It looks like the Greenbrier Resort in West Virginia won't become a Marriott-flagged property after all. Last spring, a self-made West Virginia multimillionaire improbably named Jim Justice outbid Marriott in bankruptcy court to buy the property. And last week he paid Marriott $7.5 million to go away after he couldn't cut a franchise or reservations-service deal with the chain. I don't know if it's a good deal for the Greenbrier, but it was probably the easiest $7.5 million Marriott ever made since its brief involvement with the resort was bankrolled by CSX Railroad, the blundering previous owners.

Nobody asked me, but…

A lot of people are up in arms about the U.S. Postal Service's plan to close hundreds of branches and possibly end Saturday mail delivery. But the facts are rather stark: Mail volume has declined by 20 billion pieces in the last three fiscal quarters and is expected to fall by another 15 billion pieces in fiscal 2010. I haven't written a letter or mailed a check in so long that I still have a supply of 41-cent stamps.

The $787 billion fiscal stimulus plan has plenty of critics and only history will know whether it had any positive impact. But this is worth considering: On the day the bill was signed (February 17), the Dow closed at 7552, the NASDAQ closed at 1470 and the S&P 500 was at 789. Today the Dow closed at 9256, NASDAQ finished at 1973 and the S&P was at 997. I'm not a genius, but six-month gains of 22.5, 34 and 26 percent are nothing to sneeze at.

Nobody asked me, but…

The price of a barrel of oil closed at $72 today. A lot of airlines haven't eliminated their fuel surcharges from last year, when oil was selling as high as $147 a barrel. Do you think they might try to surcharge the surcharge?

One more time for the folks who never took Economics 101: Demand drives the price of airline seats, not supply. The airlines have been slashing capacity on and off since 9/11 and they've been in serious contraction mode since Lehman Brothers tanked last September. But demand has fallen even faster than they've reduced supply, so fares have plummeted. If I had a dollar for every time some expert said fares would skyrocket as capacity fell, I'd be able to afford the price of a walk-up ticket.

Nobody asked me, but…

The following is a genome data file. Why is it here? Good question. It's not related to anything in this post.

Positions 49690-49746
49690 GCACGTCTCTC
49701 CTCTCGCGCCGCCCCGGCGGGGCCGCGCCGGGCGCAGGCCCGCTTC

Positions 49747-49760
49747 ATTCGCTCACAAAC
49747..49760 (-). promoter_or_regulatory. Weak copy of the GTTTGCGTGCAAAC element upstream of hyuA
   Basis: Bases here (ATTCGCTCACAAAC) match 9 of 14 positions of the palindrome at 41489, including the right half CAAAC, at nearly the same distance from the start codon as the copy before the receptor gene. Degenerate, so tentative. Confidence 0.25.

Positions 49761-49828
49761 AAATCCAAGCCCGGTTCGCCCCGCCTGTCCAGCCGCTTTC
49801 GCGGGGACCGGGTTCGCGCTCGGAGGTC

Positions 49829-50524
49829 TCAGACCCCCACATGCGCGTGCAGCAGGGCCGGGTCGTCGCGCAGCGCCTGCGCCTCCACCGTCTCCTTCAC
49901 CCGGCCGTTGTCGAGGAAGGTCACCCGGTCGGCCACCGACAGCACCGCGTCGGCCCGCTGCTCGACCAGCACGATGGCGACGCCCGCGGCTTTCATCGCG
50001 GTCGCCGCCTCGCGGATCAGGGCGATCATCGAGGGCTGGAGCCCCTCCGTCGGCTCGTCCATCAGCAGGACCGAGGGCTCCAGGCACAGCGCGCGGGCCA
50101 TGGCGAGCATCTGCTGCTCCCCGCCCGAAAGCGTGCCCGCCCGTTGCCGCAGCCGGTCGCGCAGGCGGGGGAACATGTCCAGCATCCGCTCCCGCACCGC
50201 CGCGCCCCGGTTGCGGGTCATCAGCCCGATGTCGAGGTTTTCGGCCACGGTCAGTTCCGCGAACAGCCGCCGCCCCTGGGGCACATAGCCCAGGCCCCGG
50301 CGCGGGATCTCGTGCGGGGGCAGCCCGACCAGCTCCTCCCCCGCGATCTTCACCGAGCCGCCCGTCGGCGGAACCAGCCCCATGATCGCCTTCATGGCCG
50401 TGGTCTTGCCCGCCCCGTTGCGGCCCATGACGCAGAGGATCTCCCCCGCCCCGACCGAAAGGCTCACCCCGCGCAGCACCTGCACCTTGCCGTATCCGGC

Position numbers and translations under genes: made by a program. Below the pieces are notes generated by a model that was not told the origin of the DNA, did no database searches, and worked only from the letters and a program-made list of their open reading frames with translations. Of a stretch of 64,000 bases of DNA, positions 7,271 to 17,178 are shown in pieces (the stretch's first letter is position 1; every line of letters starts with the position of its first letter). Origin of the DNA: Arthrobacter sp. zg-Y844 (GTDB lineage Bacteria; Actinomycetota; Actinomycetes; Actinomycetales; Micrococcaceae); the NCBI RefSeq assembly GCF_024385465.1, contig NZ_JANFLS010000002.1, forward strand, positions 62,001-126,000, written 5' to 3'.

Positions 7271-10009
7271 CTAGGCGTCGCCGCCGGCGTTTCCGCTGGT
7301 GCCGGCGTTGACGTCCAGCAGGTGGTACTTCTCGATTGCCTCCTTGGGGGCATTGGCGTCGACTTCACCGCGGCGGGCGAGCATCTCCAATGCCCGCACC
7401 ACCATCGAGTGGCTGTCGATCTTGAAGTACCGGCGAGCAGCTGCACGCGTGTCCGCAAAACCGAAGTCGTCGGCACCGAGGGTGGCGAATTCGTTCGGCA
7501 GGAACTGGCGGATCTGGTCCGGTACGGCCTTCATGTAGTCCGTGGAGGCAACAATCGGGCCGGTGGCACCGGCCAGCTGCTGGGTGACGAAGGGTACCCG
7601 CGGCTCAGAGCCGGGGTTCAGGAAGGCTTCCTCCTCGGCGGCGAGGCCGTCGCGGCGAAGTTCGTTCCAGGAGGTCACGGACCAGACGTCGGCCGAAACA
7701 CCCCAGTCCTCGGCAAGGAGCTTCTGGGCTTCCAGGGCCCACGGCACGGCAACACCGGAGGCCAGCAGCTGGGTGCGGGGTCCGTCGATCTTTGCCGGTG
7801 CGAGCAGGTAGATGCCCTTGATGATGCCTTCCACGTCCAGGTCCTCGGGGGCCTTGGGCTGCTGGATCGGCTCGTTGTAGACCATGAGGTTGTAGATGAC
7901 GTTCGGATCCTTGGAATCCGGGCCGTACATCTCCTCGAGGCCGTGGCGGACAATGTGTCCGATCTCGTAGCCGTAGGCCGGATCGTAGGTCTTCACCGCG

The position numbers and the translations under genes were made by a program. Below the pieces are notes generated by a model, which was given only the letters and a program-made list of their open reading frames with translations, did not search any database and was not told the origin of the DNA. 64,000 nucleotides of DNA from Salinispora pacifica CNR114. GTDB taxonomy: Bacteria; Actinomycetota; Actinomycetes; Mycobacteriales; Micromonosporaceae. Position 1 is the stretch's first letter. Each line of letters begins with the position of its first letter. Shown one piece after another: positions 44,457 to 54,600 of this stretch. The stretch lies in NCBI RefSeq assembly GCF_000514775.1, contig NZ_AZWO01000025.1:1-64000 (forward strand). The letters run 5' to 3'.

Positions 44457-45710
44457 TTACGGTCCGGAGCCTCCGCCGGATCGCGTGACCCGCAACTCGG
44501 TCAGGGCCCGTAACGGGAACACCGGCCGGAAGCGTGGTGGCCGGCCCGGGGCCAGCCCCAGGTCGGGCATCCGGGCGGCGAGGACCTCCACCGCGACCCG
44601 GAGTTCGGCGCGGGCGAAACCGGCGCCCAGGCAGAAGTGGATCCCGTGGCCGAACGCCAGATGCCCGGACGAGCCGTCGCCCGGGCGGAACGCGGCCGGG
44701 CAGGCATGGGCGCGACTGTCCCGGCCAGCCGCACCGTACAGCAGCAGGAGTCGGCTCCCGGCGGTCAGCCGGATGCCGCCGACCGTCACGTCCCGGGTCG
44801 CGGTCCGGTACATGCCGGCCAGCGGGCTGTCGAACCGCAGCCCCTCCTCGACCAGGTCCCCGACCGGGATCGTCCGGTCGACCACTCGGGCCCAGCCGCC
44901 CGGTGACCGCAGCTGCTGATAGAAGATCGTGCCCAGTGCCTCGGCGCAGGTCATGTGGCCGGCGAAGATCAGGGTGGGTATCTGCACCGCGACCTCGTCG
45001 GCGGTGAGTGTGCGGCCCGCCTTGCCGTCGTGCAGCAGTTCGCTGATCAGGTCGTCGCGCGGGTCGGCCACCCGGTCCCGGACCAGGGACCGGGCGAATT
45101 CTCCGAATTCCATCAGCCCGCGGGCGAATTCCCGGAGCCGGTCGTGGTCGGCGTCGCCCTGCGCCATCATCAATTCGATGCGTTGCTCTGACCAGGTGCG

Don't look now, but the U.S. dollar hit its lowest levels of the year this week against the British pound and the euro. Not that $1.67 to the pound is awful, but it was $1.38 just a few months ago. And the dollar in the $1.40 range against the euro continues to be brutal.

Today was the 199th day in office for President Obama. We still don't have a TSA Administrator. Now that Bill Clinton's back from North Korea, maybe he could take the gig. Or maybe we could give it to Kim Jong Il. Those North Korean troops goosestep pretty good…

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ABOUT JOE BRANCATELLI Joe Brancatelli is a publication consultant, which means that he helps media companies start, fix and reposition newspapers, magazines and Web sites. He's also the former executive editor of Frequent Flyer and has been a consultant to or columnist for more business-travel and leisure-travel publishing operations than he can remember. He started his career as a business journalist and created JoeSentMe in the dark days after 9/11 while he was stranded in a hotel room in San Francisco. He lives on the Hudson River in the tourist town of Cold Spring.

THE FINE PRINT All of the opinions and material in this column are the sole property and responsibility of Joe Brancatelli. This material may not be reproduced in any form without his express written permission.

This column is Copyright © 2009 by Joe Brancatelli. JoeSentMe.com is Copyright © 2009 by Joe Brancatelli. All rights reserved.